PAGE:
In 1985 Jeanette Winterson’s first novel, Oranges Are Not the Only Fruit, was published. It was Jeanette’s version of the story of a terraced house in Accrington, an adopted child, and the thwarted giantess Mrs Winterson. It was a cover story, a painful past written over and repainted. It was a story of survival.
This book is that story’s the silent twin. It is full of hurt and humour and a fierce love of life. It is about the pursuit of happiness, about lessons in love, the search for a mother and a journey into madness and out again. It is generous, honest and true.
Jeanette Winterson’s first novel Oranges Are Not the Only Fruit is largely inspired by her childhood. Her memoir Why Be Happy When You Could Be Normal? tells the other side of the story. That what was left out. It took me a long time to read this memoir. I started it four times, not because it’s not good, but because reading it was painful. The first part, until Jeanette leaves home at 16 and her mother asks her the question that has become the title of the book, is painful and disturbing for many reasons. The wit and the humor she uses to describe her awful childhood made me shudder. Shudder because I didn’t get it. I didn’t understand how you could live through so much pain and not go crazy, to write a book at 21 and become famous and leave it all behind. I was glad she proved to be so resilient, but it made me uneasy. I kept on thinking: When is it going to happen? When will she break down? Is that still in the future? I don’t think that you can survive a childhood like Winterson’s and not break down eventually. It’s just a matter of time.The second part of the book deals with what came much later. Jeanette Winterson’s descent into madness (her terms), her breakdown and attempted suicide in 2008. Reading that felt like entering a freshly aired room. I know this may sound weird, but the beginning made me choke. I couldn’t believe that she’d left it all behind and only when I read about the descent into madness, did I finally feel glad for her. Now she can move on.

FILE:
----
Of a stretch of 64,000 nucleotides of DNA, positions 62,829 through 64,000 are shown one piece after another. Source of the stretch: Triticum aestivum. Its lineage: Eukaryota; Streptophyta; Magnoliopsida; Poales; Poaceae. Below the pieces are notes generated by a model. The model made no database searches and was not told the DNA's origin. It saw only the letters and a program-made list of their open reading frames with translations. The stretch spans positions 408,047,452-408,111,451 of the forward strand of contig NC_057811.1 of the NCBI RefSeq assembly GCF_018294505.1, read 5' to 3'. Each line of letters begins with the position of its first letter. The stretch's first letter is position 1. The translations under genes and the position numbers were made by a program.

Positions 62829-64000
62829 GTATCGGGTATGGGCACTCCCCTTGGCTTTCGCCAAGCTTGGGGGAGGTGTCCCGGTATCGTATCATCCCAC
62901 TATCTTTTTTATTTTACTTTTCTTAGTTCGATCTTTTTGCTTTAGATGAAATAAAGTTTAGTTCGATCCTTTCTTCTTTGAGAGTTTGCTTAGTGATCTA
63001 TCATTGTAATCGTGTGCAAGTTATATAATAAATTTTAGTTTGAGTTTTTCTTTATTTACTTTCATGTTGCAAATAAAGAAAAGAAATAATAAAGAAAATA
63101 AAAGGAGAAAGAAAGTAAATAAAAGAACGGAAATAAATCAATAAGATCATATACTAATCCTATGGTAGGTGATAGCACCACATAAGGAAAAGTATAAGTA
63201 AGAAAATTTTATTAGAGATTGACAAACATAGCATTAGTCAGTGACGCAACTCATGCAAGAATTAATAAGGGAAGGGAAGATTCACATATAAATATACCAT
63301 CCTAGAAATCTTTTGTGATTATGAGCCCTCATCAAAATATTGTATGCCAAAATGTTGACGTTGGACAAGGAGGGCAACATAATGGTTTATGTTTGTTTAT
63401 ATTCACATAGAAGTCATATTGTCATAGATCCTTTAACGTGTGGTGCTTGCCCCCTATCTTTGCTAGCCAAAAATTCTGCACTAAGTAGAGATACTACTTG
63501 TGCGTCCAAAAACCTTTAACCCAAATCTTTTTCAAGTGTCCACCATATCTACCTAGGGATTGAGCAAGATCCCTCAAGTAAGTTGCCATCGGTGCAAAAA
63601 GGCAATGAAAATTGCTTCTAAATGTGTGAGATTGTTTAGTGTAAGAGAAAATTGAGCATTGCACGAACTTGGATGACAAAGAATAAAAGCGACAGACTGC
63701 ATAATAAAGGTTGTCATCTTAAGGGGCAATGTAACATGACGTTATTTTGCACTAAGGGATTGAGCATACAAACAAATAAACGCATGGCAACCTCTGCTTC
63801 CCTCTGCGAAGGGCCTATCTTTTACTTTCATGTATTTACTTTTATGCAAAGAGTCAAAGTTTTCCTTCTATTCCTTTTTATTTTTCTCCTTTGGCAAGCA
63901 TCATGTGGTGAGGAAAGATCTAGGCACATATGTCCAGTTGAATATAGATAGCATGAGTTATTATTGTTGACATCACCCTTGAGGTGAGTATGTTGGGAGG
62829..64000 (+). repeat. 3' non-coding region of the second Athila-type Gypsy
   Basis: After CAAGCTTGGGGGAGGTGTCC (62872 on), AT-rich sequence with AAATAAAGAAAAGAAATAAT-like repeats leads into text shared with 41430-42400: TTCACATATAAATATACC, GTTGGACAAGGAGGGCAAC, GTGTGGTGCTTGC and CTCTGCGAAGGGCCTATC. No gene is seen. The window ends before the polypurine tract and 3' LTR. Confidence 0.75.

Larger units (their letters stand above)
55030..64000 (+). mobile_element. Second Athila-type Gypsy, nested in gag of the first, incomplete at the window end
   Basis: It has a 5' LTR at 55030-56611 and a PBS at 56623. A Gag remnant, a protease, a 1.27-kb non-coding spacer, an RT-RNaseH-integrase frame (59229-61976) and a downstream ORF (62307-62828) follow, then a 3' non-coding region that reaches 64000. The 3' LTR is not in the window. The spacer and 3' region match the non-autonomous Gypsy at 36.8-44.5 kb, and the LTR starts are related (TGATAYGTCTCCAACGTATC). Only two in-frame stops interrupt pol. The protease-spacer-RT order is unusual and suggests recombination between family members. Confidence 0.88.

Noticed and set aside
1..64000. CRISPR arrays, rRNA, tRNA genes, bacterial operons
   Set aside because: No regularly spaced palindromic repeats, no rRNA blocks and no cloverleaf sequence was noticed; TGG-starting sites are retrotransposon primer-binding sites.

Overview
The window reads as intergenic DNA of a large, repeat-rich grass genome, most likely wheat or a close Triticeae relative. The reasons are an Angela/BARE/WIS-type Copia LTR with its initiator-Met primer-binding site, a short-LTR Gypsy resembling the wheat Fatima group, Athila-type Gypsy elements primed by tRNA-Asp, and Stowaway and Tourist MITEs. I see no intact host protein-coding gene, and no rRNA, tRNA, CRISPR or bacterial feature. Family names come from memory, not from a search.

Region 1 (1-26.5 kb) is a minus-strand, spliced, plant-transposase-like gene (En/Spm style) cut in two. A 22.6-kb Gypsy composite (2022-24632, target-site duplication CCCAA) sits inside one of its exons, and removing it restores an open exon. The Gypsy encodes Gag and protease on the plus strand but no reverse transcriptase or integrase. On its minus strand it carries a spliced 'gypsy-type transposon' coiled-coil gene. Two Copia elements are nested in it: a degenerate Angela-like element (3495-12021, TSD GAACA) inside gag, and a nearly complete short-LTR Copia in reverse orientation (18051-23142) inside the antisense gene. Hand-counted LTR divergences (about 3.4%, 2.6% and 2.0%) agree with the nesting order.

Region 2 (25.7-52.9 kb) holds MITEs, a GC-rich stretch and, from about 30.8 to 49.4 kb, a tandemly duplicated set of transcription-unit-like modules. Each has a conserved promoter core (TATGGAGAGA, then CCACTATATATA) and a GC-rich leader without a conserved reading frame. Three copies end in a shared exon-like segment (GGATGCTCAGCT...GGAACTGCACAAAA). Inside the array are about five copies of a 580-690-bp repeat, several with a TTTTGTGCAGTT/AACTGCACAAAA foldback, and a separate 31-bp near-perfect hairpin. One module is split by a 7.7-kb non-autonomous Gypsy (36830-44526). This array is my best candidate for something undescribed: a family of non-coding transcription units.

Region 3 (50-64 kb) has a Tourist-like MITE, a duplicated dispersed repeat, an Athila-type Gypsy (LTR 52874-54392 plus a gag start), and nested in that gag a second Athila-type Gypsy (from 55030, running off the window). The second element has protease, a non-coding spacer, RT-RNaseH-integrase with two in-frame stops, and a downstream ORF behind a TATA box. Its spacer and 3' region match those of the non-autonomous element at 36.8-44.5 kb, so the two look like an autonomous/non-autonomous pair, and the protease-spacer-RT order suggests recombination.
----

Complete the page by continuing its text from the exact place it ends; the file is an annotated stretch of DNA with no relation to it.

Jeanette Winterson was adopted by the Wintersons when she was 6 months old. She was never told who her real parents were and her mother always said that the devil led them to the wrong crib, meaning she would have liked another child, a nicer child. This is such a typical statement from a woman like Mrs Winterson who is a depressed zealot and always utters half-truths in bible-inspired metaphor. Jeanette Winterson says that all of her books start with individual meaningful sentences and we see where that comes from. Her mother often only says one dark ominous sentence over and over again. Sometimes without any apparent connection to what just happens or what was just said. “Ask not for whom the bell tolls . . .”, “It’s a fault to heaven, a fault against the dead and a fault to nature . . . ” Uttered without any context or referring to very mundane things like the gas oven blowing up, these sentences are either creepy or hilarious.
Winterson grew up in the North of England, near Manchester and she loves this part of the country, lovingly tells us about its history, which is quite interesting. The Wintersons are not only religious fanatics but working class and her mother is so suspicious of books that she confiscates and burns all of those Jeanette has been hiding.
Punishment is frequent and comes in different forms. Either Jeanette is beaten or left outside all night and day, on the door step, even in winter.
When she falls in love with a girl, and Mrs W finds out, they perform an exorcism. Jeannette finally leaves at 16. She only returns once, when she’s studying in Oxford and things go very wrong. That’s the last time she sees her mother.
As you may have guessed, this isn’t an easy book to write about. I marked so many passages and sentences that hardly any page is left white. Jeanette Winterson has a way with words that is amazing. Although I don’t always agree, I find the sentences, many of which are used in her novels, arresting.
In her novel Oranges Are Not the Only Fruit, Jeanette Winterson paints her mother like a giantess and in her memoir she says she was too large for her circumstances. I was puzzled that there was no explanation whatsoever why Mrs W was the way she was. Mean, fanatic, abusive, depressed and just plain crazy. She had her dreams and her wishes, but smothered them. She lived as if she was wearing a very tight corset. The Wintersons were Pentecostals and the religion was like a mental corset.
If you like memoir, then you should read this. It’s disturbing, but it’s so amazingly well written and the first part has hilarious moments. Mrs Winterson is crazy, but she really is larger than life. She reminded me of some of Picasso’s paintings of grotesquely deformed women. We read about her with horror, but at the same time we almost wishes we had been there. I even felt compassion, there were small details that could almost make her endearing. At the end of the book, when Jeanette Winterson has found her birth mother and looks back on her childhood, she says she’s glad Mrs Winterson was her mother. Although she was crazy and abusive, she made her who she is, maybe without such an adoptive mother, there wouldn’t be a writer like Jeanette Winterson. I can understand that thinking very well.